It’s been a long time since I wrote about women in leadership, but today I want to talk about women’s internal barriers and biases. And how they can prevent their access to leadership roles.
Much is said about the number of women in top management positions, and it’s well-known the efforts of many governments and companies to respond with different initiatives to the call for a more gender equal society. Even with the best of the intentions, and here there’s still room for improvement, the final decision about taking a leadership position or not is of women.
And many times, they reject the opportunity. Men, instead, they usually take it. Why?
“The process of becoming a leader involves much more than being put in a leadership role […]. It involves a fundamental identity shift”, Professor Herminia Ibarra says.
Self-identity is the composition of various elements such as personality attributes, knowledge of one’s skills and abilities, set of values, assumptions and biases, and the social identity among others.
Therefore, the difference between how women are seen, and the qualities people tend to associate with leaders plays an important part in their considerations. On the other hand, those women able to overcome the social gender expectations who go a step further need to face people unconscious bias.
Usually, when people are asked to evaluate someone’s work, they will rate higher when the work is ascribed to a man. “In all the studies, women evaluators were as likely as men to downgrade the work ascribed to women”1.
Thus, although women are no longer denied accessing to any position on paper, there is still some gender bias persisting in organizations and society that are actually stoppers. All these experiences shape many women’s internal barriers that work against their willing to access top management positions.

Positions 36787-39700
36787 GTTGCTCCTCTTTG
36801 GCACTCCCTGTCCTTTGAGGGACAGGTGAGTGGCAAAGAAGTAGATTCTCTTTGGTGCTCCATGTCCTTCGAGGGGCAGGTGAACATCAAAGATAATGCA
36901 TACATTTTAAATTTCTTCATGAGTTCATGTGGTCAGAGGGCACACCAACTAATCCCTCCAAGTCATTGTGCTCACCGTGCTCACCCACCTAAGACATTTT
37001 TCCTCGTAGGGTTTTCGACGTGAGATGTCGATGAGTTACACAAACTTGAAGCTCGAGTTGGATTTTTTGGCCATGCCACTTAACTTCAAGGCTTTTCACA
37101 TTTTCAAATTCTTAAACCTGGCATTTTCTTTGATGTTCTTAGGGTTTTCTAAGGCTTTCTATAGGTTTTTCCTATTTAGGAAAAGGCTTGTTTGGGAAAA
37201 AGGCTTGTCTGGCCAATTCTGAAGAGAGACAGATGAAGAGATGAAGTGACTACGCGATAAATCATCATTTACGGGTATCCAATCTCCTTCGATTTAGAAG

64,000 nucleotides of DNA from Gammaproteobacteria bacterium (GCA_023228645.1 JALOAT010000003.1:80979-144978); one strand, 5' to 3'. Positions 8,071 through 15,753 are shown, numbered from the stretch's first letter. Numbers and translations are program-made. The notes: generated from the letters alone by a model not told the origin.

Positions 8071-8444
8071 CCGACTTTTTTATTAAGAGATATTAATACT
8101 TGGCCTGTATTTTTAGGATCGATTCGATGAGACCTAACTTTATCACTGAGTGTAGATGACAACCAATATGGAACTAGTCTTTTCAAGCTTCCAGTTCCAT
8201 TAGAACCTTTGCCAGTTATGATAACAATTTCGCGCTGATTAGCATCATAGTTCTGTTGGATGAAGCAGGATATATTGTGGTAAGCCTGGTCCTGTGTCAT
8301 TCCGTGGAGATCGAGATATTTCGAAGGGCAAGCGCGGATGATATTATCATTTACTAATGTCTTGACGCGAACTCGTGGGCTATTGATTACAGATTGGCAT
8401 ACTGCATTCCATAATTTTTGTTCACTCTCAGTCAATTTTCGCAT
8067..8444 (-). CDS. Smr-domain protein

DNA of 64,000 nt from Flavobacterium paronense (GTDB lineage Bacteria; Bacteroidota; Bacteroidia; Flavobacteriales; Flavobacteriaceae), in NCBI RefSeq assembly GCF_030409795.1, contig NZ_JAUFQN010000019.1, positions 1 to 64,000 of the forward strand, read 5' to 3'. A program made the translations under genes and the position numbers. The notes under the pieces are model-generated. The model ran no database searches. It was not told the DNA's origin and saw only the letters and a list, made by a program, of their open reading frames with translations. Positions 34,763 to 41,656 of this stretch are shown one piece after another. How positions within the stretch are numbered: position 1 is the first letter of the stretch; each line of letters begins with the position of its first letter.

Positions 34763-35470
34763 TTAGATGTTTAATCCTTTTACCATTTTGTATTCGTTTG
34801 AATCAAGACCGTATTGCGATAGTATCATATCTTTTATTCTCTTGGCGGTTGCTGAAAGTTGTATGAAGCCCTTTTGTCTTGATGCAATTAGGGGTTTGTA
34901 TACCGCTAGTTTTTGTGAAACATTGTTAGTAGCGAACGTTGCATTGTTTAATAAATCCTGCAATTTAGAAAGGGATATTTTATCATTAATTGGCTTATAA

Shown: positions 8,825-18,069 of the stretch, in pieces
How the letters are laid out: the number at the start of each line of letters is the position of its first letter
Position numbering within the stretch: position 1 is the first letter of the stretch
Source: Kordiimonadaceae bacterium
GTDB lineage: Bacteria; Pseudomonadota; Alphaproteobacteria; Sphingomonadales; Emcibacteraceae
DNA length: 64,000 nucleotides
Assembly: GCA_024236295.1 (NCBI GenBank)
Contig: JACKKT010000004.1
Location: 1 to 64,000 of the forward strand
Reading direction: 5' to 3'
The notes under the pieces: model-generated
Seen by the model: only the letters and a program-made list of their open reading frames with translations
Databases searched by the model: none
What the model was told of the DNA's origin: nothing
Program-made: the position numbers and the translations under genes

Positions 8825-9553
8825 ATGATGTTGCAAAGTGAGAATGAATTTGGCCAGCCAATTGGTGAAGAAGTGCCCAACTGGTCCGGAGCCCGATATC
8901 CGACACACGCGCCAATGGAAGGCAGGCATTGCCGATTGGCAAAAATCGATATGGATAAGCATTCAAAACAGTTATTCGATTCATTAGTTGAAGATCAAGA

Overcoming the barriers
Helping women to overcome their internal barriers is not only a matter of justice. It’s a need. Companies and countries with more women in leadership positions perform better.
There are many things that can be done, but I want to outline two of them.
First, women need to feel safe when they’re climbing the ladder. Organizational culture and business structures usually respond to old time’s needs, when there were a few women in the workplaces. There is still this idea that leadership and masculinity go together. The ideal leader is strong, independent, and assertive. Image in which the conventional feminine qualities don’t fit. Companies should promote a culture where diversity in leadership is accepted as normal.
Second, women need help to overcome their internal barriers and assumptions. For this matter, a personal development process is needed, so they can rebuild their identities in leadership positions and perceive themselves as suitable for the role.
Role models are a good idea to make this happen, so they can see that other behaviors and standards are possible in the working place.
In a nutshell, for companies to benefit from women’s skills and abilities in top positions is not enough to promote gender equal policies. Women should be willing to take these opportunities. And there are still some internal barriers preventing that. Helping in overcoming these barriers is a collective work.